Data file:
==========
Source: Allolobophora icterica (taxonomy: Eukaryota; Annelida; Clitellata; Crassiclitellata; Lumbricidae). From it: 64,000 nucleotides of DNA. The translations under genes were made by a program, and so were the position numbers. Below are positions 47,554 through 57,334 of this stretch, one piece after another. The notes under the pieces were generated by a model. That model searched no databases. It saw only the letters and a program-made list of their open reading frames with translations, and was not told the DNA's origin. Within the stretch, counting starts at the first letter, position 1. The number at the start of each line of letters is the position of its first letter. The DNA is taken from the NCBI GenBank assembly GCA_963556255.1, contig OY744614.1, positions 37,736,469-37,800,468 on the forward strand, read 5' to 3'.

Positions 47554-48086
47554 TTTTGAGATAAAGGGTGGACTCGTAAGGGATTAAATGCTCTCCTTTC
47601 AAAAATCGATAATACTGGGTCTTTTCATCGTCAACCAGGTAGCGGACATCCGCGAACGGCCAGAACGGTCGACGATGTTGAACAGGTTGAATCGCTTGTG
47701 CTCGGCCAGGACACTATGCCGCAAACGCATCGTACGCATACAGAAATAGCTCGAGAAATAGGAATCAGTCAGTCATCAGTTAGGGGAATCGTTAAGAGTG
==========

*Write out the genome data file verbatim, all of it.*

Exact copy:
Source: Allolobophora icterica (taxonomy: Eukaryota; Annelida; Clitellata; Crassiclitellata; Lumbricidae). From it: 64,000 nucleotides of DNA. The translations under genes were made by a program, and so were the position numbers. Below are positions 47,554 through 57,334 of this stretch, one piece after another. The notes under the pieces were generated by a model. That model searched no databases. It saw only the letters and a program-made list of their open reading frames with translations, and was not told the DNA's origin. Within the stretch, counting starts at the first letter, position 1. The number at the start of each line of letters is the position of its first letter. The DNA is taken from the NCBI GenBank assembly GCA_963556255.1, contig OY744614.1, positions 37,736,469-37,800,468 on the forward strand, read 5' to 3'.

Positions 47554-48086
47554 TTTTGAGATAAAGGGTGGACTCGTAAGGGATTAAATGCTCTCCTTTC
47601 AAAAATCGATAATACTGGGTCTTTTCATCGTCAACCAGGTAGCGGACATCCGCGAACGGCCAGAACGGTCGACGATGTTGAACAGGTTGAATCGCTTGTG
47701 CTCGGCCAGGACACTATGCCGCAAACGCATCGTACGCATACAGAAATAGCTCGAGAAATAGGAATCAGTCAGTCATCAGTTAGGGGAATCGTTAAGAGTG